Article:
One of the most important Spanish fortifications on the Pacific coast of Mexico, the Fortress of San Diego is now a museum dedicated to the history of Acapulco’s fortress from the city’s earliest beginnings to more modern times. In the opening photo, a display model at the museum shows the fort’s commanding position on the Mexican coastline. Positioned high on a hill, the fort provided protection for the growing community and trading port of Acapulco as depicted in the early days of its existence. Continue reading
La Quebrada stands 115 feet (35 m) tall and it looms just as large in a tradition that reaches back into the 1930s. When we looked at the list of excursions available at our cruise ship stop in Acapulco, virtually all of them started with “Acapulco Cliff Divers and…” We chose to visit the fort that is located right across the highway from the cruise ship dock, but first, we got on a bus and headed to the cliffs at the edge of the ocean. Continue reading
He started with a glowing orange glob of molten glass. He then dipped it in white and yellow glass beads. Our last stop on our excursion to San José del Cabo found us almost all the way back to Cabo San Lucas and the marina bay. We visited The Glass Factory, a business that creates many hand-blown glass products. Continue reading
Cabo San Lucas, Mexico.
We are off on another Panama Canal Cruise. When we first went in 2013, our thought was that this would be a “once in a lifetime” trip for us. Last year that changed when my sister and her boyfriend said they were thinking of making the trip. After asking lots of questions about our trip, their decision was to make the trek through the canal. They invited us to travel with them. In April, we found ourselves boarding the Norwegian Star out of Los Angeles bound for Miami. Continue reading
Standing on Deck 7 of the Norwegian Star as we pulled into the pier at Acapulco, we got a glimpse of the historic fort that we would be visiting later in the day. Though it’s not apparent by the view from the ship, this fort is shaped in a large pentagon. Originally built in 1616, it was destroyed by an earthquake in 1776. After the rebuild, the Fort of San Diego was again functioning as of 1783, protecting Acapulco from marauding pirates. Continue reading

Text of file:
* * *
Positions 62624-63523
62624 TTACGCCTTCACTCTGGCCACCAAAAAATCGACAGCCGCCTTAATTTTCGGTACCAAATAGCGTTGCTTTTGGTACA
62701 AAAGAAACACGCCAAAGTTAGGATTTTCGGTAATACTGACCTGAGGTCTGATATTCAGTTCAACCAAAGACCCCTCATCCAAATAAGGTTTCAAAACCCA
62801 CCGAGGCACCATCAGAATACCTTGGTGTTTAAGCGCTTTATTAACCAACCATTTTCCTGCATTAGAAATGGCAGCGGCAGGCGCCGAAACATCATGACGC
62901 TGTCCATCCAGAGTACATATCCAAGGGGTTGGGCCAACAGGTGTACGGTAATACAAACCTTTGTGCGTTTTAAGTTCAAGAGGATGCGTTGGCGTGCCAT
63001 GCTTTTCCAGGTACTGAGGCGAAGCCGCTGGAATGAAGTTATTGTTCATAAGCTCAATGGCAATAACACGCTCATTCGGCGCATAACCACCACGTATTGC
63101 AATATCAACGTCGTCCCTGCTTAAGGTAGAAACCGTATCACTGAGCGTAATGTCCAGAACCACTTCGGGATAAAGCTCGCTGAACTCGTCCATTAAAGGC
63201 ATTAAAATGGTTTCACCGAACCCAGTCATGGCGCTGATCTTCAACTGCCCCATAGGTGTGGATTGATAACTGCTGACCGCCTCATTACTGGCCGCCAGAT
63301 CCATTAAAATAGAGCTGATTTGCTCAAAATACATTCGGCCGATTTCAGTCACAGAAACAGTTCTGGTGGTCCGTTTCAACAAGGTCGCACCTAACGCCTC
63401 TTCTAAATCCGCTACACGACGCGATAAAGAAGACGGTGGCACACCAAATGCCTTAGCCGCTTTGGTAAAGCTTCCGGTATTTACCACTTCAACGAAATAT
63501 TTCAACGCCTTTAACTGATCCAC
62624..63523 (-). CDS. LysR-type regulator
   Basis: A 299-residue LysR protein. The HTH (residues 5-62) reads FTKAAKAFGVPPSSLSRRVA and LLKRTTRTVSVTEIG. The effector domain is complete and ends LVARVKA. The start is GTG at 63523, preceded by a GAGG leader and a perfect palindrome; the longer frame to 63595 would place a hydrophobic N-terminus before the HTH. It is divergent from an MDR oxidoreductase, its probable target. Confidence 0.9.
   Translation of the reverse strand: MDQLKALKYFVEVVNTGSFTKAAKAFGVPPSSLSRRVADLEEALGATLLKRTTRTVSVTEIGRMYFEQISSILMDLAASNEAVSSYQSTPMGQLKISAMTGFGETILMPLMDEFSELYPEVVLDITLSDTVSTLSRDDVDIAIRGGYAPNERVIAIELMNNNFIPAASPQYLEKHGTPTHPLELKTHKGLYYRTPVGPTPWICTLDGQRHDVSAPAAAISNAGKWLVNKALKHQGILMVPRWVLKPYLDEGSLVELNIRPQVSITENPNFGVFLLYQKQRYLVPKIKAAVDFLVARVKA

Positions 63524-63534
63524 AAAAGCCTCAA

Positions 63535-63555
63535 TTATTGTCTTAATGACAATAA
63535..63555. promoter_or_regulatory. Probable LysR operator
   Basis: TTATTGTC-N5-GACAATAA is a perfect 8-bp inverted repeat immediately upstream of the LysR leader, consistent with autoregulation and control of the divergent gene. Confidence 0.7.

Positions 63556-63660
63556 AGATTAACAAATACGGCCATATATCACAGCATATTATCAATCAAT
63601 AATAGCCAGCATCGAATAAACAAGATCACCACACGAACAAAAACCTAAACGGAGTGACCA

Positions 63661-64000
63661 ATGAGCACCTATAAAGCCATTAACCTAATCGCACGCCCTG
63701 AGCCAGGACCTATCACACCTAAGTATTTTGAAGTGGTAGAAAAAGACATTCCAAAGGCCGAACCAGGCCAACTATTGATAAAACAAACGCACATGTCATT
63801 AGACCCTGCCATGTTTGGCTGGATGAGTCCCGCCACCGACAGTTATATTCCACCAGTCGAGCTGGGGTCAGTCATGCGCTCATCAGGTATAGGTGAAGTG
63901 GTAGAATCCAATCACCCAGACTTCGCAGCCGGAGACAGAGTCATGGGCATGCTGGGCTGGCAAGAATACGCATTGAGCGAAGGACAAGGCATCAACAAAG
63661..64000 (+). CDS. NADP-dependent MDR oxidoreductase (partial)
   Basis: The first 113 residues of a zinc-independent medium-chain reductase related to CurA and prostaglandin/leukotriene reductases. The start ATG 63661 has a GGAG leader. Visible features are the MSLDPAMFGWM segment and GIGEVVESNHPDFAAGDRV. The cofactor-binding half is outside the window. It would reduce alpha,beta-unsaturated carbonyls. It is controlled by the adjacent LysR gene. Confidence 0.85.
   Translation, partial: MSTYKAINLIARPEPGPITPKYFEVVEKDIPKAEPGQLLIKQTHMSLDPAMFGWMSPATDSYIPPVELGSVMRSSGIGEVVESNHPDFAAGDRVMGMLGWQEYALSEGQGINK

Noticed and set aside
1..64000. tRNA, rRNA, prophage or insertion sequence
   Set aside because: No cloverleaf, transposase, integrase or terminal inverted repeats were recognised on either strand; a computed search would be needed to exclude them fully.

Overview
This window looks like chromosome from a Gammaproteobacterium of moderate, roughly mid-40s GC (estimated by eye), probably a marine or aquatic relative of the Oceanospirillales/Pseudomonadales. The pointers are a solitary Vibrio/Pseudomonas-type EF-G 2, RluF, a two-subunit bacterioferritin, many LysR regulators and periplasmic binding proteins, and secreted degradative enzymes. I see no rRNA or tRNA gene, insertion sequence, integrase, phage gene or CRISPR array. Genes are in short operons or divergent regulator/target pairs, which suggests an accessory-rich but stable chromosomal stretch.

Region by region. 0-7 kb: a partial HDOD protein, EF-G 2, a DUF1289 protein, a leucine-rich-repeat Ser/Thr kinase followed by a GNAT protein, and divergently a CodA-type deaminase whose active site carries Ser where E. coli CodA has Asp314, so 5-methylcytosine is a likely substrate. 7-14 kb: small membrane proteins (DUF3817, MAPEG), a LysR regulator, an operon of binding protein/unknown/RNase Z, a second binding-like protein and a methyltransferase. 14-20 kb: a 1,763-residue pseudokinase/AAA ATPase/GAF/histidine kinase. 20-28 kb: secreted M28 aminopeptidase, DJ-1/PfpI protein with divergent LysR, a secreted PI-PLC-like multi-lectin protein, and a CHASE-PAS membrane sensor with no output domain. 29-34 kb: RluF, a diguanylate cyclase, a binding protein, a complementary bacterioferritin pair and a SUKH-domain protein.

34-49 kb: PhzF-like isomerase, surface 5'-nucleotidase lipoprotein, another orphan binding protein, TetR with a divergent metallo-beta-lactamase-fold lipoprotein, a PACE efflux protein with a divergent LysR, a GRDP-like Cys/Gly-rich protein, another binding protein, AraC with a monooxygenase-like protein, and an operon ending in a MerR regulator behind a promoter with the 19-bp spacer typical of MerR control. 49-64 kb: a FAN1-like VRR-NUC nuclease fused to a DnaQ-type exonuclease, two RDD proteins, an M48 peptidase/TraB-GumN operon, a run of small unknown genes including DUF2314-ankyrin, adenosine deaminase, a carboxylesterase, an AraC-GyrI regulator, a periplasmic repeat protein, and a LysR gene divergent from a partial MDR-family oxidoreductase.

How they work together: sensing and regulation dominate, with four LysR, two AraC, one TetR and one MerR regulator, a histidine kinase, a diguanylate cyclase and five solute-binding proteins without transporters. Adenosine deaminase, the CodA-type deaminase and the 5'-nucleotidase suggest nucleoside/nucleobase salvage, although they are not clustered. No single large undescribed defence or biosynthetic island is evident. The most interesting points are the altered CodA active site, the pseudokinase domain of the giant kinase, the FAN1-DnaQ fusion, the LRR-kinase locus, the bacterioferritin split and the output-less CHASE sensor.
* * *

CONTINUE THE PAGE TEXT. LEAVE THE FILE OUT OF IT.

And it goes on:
This week, Amy suggests that we share everyday moments. Those moments around home aren’t often considered photo-worthy, so Amy allowed us to share the everyday moments of those we encounter while travelling, if we so choose. You can read Amy’s entire challenge post here. Since my son and his wife got married in Mexico over a decade ago, we’ve made several trips south of the border, mostly to Mazatlan, but also to other places. In that time, I managed to capture some everyday moments of the people who’s communities we visited. In the opening photo, a ceramics vendor is concentrating on something off to her left. Continue reading
For this week’s photo challenge, Krista Stevens asks that we consider the term “pedestrian” in all of its contexts. I chose the literal interpretation, allowing me to share a glimpse of street photography, something that I am not particularly good at. You can read Krista’s entire challenge post, and see a beautiful view of the Red River at Winnipeg here. Continue reading